Located at the boundary of Quezon City and Manila, the Mabuhay Rotonda (originally called “Welcome Rotonda”) was built in 1948 by Architect Luciano Aquino during the term of Mayor Ponciano Bernardo. Designed as the gateway to Quezon City, its purpose is to greet visitors of the newly established capital. This is where three of Metro Manila’s busiest roads meet, namely: Espana Boulevard in Manila, Quezon Avenue and E. Rodriguez Avenue in Quezon City. It was renamed “Mabuhay” in 1995.
The Quezon City Hall is an imposing 14-storey edifice where the 1973 Philippine Constitution was signed. It is the administrative center of city government activities with the frontage punctuated by the refreshing view of a man-made lagoon and a mini-park. In 2009, in line with the objective to rationalize the physical organization of City services for the public’s greater convenience, the construction of the “twin towers” or two eight-storey Civic Center Buildings was completed. In front of these is the extension of the City Hall Annex, which provides a wider service area and a comfortable and spacious lounge for taxpayers and business permit applicants.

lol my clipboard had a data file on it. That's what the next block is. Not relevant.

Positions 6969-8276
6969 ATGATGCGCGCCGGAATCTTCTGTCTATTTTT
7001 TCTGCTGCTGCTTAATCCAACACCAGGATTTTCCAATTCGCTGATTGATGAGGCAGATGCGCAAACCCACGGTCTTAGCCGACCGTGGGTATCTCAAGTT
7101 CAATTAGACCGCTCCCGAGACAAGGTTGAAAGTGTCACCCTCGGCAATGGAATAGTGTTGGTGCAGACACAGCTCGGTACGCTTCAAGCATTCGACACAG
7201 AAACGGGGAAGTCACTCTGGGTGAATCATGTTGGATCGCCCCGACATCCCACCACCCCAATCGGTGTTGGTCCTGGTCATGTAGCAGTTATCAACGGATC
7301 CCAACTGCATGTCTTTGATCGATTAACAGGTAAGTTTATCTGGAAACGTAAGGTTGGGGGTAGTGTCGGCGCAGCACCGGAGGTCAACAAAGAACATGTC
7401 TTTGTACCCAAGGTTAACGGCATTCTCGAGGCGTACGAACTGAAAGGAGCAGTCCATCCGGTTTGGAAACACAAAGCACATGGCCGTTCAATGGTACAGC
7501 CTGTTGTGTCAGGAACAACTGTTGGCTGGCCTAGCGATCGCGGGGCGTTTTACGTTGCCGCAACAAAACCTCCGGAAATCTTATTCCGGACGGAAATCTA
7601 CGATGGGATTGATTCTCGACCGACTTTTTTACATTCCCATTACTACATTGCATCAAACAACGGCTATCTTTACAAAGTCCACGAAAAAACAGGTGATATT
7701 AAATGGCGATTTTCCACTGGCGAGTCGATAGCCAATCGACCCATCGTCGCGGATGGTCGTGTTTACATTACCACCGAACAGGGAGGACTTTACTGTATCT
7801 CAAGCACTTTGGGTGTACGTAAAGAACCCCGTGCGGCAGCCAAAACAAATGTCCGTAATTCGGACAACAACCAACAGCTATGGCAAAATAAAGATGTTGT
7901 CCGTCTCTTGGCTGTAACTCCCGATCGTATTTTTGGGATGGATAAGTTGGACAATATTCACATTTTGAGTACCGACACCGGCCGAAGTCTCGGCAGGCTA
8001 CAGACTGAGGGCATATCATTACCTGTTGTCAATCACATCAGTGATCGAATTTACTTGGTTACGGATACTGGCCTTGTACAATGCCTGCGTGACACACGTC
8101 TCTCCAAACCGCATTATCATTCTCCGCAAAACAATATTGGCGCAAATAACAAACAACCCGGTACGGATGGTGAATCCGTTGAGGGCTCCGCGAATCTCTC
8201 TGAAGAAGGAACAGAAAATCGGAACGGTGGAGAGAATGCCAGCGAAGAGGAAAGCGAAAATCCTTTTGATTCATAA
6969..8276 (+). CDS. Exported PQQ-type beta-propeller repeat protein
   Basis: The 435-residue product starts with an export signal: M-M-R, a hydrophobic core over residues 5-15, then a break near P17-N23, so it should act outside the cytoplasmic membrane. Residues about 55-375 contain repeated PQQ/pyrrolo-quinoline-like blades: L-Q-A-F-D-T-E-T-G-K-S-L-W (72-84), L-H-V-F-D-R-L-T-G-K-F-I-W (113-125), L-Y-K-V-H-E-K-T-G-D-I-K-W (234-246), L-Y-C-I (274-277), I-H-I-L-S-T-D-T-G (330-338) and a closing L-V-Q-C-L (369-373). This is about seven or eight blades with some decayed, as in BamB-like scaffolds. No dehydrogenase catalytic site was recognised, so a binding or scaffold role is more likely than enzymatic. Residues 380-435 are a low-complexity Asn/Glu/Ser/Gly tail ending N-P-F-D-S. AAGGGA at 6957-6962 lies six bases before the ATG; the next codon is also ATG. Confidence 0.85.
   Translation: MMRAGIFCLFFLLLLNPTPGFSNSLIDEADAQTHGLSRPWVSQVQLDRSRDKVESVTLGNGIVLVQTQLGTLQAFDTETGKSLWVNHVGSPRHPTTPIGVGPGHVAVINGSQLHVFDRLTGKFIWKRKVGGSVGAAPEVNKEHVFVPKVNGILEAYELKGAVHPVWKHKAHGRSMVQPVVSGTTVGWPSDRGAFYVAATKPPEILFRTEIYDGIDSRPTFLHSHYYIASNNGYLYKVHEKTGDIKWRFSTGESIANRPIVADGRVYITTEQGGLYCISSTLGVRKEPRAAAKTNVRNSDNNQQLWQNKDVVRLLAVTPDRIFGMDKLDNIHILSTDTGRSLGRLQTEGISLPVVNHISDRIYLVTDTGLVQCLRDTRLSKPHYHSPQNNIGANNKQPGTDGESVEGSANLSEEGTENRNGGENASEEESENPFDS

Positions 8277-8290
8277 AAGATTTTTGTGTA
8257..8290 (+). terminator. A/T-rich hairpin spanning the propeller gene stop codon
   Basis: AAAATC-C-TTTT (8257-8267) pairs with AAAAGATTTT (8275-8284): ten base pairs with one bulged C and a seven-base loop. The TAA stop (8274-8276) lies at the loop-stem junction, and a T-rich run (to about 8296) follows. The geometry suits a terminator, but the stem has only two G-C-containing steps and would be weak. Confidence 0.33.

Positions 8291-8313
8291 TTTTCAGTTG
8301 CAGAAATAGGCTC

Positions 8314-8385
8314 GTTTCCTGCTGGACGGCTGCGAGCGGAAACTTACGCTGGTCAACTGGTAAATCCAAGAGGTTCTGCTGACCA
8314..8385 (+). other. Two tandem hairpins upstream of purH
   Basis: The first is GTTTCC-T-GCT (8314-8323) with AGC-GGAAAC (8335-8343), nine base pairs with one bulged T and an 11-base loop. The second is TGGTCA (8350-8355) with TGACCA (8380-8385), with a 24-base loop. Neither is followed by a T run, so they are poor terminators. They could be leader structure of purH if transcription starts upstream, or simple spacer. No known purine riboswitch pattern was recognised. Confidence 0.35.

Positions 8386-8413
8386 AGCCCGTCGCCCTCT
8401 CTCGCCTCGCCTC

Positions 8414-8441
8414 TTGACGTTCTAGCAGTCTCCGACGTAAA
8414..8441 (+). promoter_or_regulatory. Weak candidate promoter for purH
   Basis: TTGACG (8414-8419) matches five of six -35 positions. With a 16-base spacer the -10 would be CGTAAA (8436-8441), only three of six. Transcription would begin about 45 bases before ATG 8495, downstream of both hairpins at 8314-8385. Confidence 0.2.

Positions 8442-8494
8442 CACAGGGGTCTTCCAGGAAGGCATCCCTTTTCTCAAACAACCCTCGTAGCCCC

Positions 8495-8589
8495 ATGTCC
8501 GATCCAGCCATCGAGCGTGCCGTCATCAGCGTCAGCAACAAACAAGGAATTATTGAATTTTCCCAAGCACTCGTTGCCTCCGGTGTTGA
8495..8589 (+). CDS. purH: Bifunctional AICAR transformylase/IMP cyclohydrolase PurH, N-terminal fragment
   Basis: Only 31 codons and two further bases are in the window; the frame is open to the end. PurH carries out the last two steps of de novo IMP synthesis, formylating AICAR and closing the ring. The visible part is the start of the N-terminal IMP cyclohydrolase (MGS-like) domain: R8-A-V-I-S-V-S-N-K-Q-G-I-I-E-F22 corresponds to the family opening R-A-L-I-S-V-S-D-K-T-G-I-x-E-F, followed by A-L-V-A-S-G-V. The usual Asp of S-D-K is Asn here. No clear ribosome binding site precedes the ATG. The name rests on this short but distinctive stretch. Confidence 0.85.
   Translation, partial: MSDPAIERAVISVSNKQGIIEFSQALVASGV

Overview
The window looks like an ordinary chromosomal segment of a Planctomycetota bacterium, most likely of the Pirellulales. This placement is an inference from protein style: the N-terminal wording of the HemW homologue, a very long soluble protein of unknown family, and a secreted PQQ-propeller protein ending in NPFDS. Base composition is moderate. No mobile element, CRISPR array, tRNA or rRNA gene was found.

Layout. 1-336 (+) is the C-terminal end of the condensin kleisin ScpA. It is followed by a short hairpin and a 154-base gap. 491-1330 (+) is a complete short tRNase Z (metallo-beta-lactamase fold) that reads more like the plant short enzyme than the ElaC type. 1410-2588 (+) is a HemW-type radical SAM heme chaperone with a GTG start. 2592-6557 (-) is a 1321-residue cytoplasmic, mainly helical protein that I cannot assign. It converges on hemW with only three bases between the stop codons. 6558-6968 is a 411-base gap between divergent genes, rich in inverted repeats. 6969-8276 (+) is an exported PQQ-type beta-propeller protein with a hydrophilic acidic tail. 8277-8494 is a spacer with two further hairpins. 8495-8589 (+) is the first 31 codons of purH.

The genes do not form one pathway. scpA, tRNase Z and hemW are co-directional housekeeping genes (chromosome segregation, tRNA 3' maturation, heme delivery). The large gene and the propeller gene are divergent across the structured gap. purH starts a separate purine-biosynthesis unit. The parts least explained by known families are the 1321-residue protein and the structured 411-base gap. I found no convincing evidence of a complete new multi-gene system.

Camp Crame is the national headquarters of the Philippine National Police, located along EDSA near Santolan Avenue. The 33-hectare installation was named in honor of Brigadier General Rafael Crame, the first general of the Philippine Constabulary. Basic training of police officers is conducted here. Across the street from Camp Crame is Camp Aguinaldo, the 178-hectare general headquarters of the Armed Forces of the Philippines. It is also home to the Department of National Defense, National Capital Regional Command, and the National Defense College of the Philippines, among other offices. It was established in 1935 as Camp Murphy in honor of Frank Murphy, the last governor general of the Philippines. In 1965, by virtue of Republic Act 4434, it was renamed as Camp Aguinaldo after the first Philippine President, Emilio Aguinaldo.
The Bangko Sentral ng Pilipinas was established on January 3, 1949, as the country’s central monetary authority. In 1978, it inaugurated the BSP Security Complex Plant in East Avenue, Diliman which houses a banknote printing plant, a securities printing plant, a mint and a gold refinery. The banknote printing plant and the mint take care of producing currency notes and coins, respectively. The plant is also responsible for the production of checks, passports, official ballots, government contracts, lottery tickets and other security documents.